Tuesday, 19 May 2009

Short Story - Progress

The short story has been sent off to the Richard III Society. Apparently they're happy with it so it should appear in the Autumn 2009 Ricardian Bulletin.

Some Ricardians, familiar only with The Adventures of Alianore Audley, will get a shock as it's in a very different style. About the only thing it has in common with Alianore is that it's written first person, something that, for serious work, is usually outside my comfort zone. (Largely because it leads me to measure myself against Robert Graves, the master of first person historicals, and find myself wanting.) So I await the reaction with some unease, albeit with the assurance that all publicity is good publicity.

Now - on with the book!

Saturday, 16 May 2009

Sharon Penman's Blog

Sharon Penman's Blog is always worth a read. The latest entry just happens to mention my books among others. Cough, cough...

Thursday, 14 May 2009

A Spooky Coincidence

I have just got hold of a copy of John Ashdown-Hill's book on Eleanor Talbot, Eleanor, the Secret Queen: The Woman Who Put Richard On The Throne. A review will follow in due course either here or at The Yorkist Age probably the latter given that it's on-topic.

I have had a brief thumb through it and one thing has already made me say 'wow!' though it's nothing to do with the main subject matter.

Over the last few years I've written a fair bit of fiction about Elizabeth Talbot, Eleanor's sister. Most of it is doomed to die unseen, as it doesn't really fit into a novel about Richard III. In fact, Elizabeth as a character is a bit like Edmund Mortimer in reverse, envisaged as a major player, she is going to end as a bit part.

Anyway, I tend to focus on characters until I can see them in my mind's eye, and my image of Elizabeth was of her standing in a garden, among lots of borage plants. (I even remember checking when borage flowers so I could get the scene right.)

Guess what her personal flower was, as used on her seal, according to John A-H? Yes, you've got it - borage.

Sunday, 10 May 2009

Poetry Corner - Norman and Saxon, Rudyard Kipling

My son," said the Norman Baron, "I am dying, and you will be heir
To all the broad acres in England, that William gave me for share
When he conquered the Saxon at Hastings, and a nice little handful it is.
But before you go over to rule it I want you to understand this:–

"The Saxon is not like us Normans. His manners are not so polite.
But he never means anything serious till he talks about justice and right.
When he stands like an ox in the furrow – with his sullen set eyes on your own,
And grumbles, 'This isn't fair dealing,' my son, leave the Saxon alone.

"You can horsewhip your Gascony archers, or torture your Picardy spears;
But don't try that game on the Saxon; you'll have the whole brood round your ears.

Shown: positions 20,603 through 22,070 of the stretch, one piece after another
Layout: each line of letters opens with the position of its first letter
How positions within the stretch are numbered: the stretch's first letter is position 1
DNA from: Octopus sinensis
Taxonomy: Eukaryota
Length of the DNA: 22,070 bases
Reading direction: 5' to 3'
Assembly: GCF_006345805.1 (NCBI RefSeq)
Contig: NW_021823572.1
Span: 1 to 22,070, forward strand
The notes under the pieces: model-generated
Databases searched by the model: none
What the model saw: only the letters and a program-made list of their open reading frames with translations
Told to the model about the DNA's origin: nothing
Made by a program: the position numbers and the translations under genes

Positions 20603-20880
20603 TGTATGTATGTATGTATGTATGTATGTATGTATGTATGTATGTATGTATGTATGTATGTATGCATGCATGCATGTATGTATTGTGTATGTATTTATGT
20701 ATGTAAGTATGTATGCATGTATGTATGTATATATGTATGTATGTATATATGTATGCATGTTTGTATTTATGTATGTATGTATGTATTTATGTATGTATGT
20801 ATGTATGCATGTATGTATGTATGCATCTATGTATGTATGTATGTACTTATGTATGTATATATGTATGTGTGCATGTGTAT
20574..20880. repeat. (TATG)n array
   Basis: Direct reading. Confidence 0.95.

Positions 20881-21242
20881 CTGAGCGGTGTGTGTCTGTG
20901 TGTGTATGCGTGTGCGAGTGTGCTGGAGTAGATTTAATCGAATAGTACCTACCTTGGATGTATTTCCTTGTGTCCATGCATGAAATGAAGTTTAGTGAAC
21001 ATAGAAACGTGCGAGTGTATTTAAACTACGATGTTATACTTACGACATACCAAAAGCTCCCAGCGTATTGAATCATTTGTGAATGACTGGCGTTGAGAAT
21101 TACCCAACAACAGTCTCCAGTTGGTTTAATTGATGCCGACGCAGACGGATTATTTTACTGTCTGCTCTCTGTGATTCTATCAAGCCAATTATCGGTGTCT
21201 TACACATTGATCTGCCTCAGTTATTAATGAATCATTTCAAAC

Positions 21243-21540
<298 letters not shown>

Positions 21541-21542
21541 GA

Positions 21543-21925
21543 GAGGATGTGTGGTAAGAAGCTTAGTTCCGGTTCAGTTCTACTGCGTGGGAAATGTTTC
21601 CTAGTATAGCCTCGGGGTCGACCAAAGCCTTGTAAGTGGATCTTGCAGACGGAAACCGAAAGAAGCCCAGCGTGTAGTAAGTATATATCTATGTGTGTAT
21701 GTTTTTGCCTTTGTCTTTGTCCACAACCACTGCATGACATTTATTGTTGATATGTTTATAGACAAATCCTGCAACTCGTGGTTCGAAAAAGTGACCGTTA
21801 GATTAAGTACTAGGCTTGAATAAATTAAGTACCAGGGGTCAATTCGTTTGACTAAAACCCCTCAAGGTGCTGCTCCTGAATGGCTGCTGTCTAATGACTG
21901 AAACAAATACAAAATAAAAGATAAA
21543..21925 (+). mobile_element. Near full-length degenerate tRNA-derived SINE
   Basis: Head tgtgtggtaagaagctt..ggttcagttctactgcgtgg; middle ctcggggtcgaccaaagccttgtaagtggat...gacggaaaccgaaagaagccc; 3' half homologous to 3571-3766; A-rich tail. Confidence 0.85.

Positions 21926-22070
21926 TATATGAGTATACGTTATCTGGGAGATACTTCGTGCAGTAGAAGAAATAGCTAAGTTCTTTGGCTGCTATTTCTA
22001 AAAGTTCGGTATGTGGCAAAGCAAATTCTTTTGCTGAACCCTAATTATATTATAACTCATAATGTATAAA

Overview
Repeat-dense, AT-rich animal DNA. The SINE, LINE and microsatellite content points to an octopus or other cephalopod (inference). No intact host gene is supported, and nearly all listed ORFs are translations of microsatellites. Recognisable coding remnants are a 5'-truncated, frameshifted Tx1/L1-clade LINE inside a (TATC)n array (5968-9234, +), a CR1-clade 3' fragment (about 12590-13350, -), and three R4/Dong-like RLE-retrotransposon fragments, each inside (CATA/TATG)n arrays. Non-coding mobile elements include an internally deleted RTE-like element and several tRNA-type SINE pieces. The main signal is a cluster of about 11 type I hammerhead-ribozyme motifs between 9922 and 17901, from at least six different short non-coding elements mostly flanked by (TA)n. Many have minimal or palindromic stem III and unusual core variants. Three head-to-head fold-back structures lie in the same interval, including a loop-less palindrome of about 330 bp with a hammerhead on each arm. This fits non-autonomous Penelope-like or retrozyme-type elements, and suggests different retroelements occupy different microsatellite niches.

From the richest old Thane in the county to the poorest chained serf in the field,
They'll be at you and on you like hornets, and, if you are wise, you will yield.

"But first you must master their language, their dialect, proverbs and songs.
Don't trust any clerk to interpret when they come with the tale of their wrongs.
Let them know that you know what they're saying; let them feel that you know what to say.
Yes, even when you want to go hunting, hear 'em out if it takes you all day.

They'll drink every hour of the daylight and poach every hour of the dark.
It's the sport not the rabbits they're after (we've plenty of game in the park).
Don't hang them or cut off their fingers. That's wasteful as well as unkind,
For a hard-bitten, South-country poacher makes the best man- at-arms you can find.

"Appear with your wife and the children, at their weddings and funerals and feasts.
Be polite but not friendly to Bishops; be good to all poor parish priests.
Say 'we,' 'us' and 'ours' when you're talking, instead of 'you fellows' and 'I.'
Don't ride over seeds; keep your temper; and never you tell 'em a lie!"

Rudyard Kipling, 1865-1936

Nice one, Rudyard!

Tuesday, 5 May 2009

Short Story - Completed!

Yes, in an amazingly short time by my standards, I have finished it. I just need to sort of chew over it a bit and then send it off.

I'd better not say too much about it, except that I wrote it from the POV of someone Richard had taken out.

Friday, 1 May 2009

Short Story

I ahve been asked to write a short story for the Ricardian Bulletin. (Some of you may have seen Sandra Worth's story in the last Bulletin - the request is for something similar, about 2500 words around one of Graham Turner's paintings.)

I have one or two ideas in mind already. It isn't a big piece and once I've settled on an idea it should only really take a few days work, and so not delay the novel writing much. The hard thing is deciding which painting to use. They are all so beautiful.